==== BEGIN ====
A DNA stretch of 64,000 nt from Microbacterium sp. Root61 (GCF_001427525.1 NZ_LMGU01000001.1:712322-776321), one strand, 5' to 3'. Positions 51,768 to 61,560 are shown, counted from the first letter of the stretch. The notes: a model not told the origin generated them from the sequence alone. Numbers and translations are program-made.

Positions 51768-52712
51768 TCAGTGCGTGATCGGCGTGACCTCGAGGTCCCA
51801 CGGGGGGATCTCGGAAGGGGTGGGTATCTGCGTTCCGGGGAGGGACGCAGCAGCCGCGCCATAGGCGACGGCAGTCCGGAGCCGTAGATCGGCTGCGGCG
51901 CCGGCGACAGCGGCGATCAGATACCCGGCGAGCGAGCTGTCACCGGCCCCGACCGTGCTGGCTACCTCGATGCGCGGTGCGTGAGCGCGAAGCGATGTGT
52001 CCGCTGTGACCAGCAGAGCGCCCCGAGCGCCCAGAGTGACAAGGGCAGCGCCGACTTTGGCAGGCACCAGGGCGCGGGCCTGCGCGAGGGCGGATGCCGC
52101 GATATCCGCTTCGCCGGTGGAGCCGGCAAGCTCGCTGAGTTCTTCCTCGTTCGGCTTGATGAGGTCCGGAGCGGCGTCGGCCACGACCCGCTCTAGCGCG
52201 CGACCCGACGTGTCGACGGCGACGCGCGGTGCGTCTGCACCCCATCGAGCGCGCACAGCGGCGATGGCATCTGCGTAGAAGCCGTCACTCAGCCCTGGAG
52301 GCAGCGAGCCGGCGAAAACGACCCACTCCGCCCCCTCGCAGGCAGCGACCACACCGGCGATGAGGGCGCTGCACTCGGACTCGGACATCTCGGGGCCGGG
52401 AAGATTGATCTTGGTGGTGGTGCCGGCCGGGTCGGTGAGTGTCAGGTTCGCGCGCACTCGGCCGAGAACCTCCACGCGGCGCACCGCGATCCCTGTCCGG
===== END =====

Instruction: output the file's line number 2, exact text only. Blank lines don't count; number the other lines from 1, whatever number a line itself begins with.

Positions 51768-52712